• Each element has a line-emission spectrum that is made of a different pattern of colors
C. Light Provides Info About Electrons
•  Ground state- lowest energy state of a quantized system
• Excited state- state in which an atom has more energy than it does as its ground state
• If an electron gains energy, it moves from ground state to excited state
Chapter 3: Section 3

## III. Quantum Numbers

•  Quantum model- present-day model of the atom in which electrons are located in orbitals
- Electrons within an energy level are located in orbitals (regions of high probability for findings particular electron)
• To define the region in which electrons can be found, scientists have assigned four QUANTUM NUMBERS
• Quantum Number- a number that specifies the properties of electrons
-principal quantum number (n)
-angular momentum quantum number (l)
-magnetic quantum number (m)
-spin quantum number (+  ½ or -  ½) ( ↑ or ↓)
•  Principal Quantum Number (n) - indicates the main energy level occupied by the electron
-values are positive integers such as 1, 2, 3,and 4
-As n increases, the electron's distance from the nucleus and the electron's energy increases
•  Angular Momentum Quantum Number (l)- indicates the shape or type of orbital that corresponds to a particular sublevel.
• Chemists use a letter code for this Number
l=  0 corresponds to an s orbital
l= 1 to a p orbital
l= 2 to a d orbital
l= 3 to an f orbital
•  Magnetic Quantum Number (m)- indicates the numbers and orientations of the orbitals around the nucleus
• The  value of m takes whole-number values, depending on the value of l
• The number of orbitals includes on s orbital, 3 p orbitals, 5 d orbitals, and seven f orbitals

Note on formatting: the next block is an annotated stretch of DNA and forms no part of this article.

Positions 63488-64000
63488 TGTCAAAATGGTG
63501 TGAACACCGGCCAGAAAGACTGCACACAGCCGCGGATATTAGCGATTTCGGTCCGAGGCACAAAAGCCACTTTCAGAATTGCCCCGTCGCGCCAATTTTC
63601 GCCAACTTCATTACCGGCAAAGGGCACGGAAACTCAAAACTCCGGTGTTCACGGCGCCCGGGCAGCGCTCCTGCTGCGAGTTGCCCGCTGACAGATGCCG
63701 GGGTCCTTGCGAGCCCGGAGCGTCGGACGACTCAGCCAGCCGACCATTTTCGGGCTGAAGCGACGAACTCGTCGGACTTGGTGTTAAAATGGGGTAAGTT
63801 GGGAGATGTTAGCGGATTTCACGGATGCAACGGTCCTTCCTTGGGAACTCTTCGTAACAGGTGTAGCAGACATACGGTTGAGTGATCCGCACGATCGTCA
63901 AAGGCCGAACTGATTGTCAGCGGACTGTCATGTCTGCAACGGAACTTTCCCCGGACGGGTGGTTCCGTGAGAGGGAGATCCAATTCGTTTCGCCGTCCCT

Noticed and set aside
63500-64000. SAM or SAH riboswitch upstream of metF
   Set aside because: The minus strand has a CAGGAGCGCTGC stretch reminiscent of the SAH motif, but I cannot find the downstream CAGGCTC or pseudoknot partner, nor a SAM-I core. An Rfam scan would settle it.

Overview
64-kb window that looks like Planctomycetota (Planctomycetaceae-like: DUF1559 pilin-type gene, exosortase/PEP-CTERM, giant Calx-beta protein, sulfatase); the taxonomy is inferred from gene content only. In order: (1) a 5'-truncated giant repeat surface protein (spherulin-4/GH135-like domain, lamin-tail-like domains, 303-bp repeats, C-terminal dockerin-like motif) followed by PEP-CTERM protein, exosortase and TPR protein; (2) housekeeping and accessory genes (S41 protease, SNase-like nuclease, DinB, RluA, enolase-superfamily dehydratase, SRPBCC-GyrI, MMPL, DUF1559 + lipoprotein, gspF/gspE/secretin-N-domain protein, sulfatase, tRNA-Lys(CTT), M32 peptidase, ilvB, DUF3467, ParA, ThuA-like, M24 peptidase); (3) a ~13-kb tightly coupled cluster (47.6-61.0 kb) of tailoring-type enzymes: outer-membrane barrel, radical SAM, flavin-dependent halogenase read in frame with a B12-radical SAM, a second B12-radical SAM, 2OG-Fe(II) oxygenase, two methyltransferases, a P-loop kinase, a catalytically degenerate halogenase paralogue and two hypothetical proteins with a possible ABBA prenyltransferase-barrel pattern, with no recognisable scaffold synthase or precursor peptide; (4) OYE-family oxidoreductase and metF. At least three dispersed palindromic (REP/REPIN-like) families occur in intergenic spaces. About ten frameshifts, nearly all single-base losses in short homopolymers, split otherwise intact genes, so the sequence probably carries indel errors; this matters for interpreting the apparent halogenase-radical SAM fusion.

• Spin Quantum Number (symbolized by +  ½ or -  ½ and by  ↑ or ↓) - indicates the orientation of an electron's magnetic field
• A single orbital can hold a maximum of 2 electrons, which must have opposite spins
A. An Electron Occupies the Lowest Energy Level Available
•  Pauli Exclusion Principle helps you to write an electron configuration for an atom
• Aufbau Principle- electrons fill orbitals that have the lowest energy first
B. An Electron Configuration is a Shorthand Notation
•  The arrangement of the electrons can be shown by the nucleus's electron configuration
• Sulfur has sixteen electrons:
1s2 2s22p6 3s2 3p4
Section 4: Counting Atoms

## I. Atomic Mass

- Atoms are so mall that the gram is not a very convenient unit for expressing their masses
-  Atomic Mass- the mass of an atom expressed in atomic mass units (amu)

## II.Introduction to the Mole

- Mole- number of atoms in exactly 12 grams of carbon-12. It is the SI unit for the amount of a substance (
- Molar Mass- the mass in grams of one mole of a substance (g/mol)
- Avogadro's number- 6.022  x1023 The number of atoms or molecules in 1 mol.
3.50 mol Cu x 63.55 x  g Cu
1 mol Cu

3.50  mol Cu x 63.55 x 1023 g Cu = 222 g Cu
1 mol Cu

## II. Intro to the Mole

A. Chemists and Physicists agree on a Standard
•  In 1960, a standard was set based on an isotope of carbon
• Defines atomic mass unit (amu) as one twelfth of the mass of one carbon-12 atom
• One amu= 1.6005402 x  10-27 kg

### Some Notes & Terms to remember about Chemistry

Section 1 of Chemistry Notes Info.
1. Working with the Properties & Changes of Matter
• Chemical- any substance that has defined composition
• Everything you see is made up of chemicals
• Even things you cannot see are made up of chemicals
• Some exist naturally
• Some are manufactured
• Chemical Reaction- the process by which one or more substances change to produce one or more different substances

1. Physical States of Matter
• Type and arrangement of particles in a sample of matter determine the properties of the matter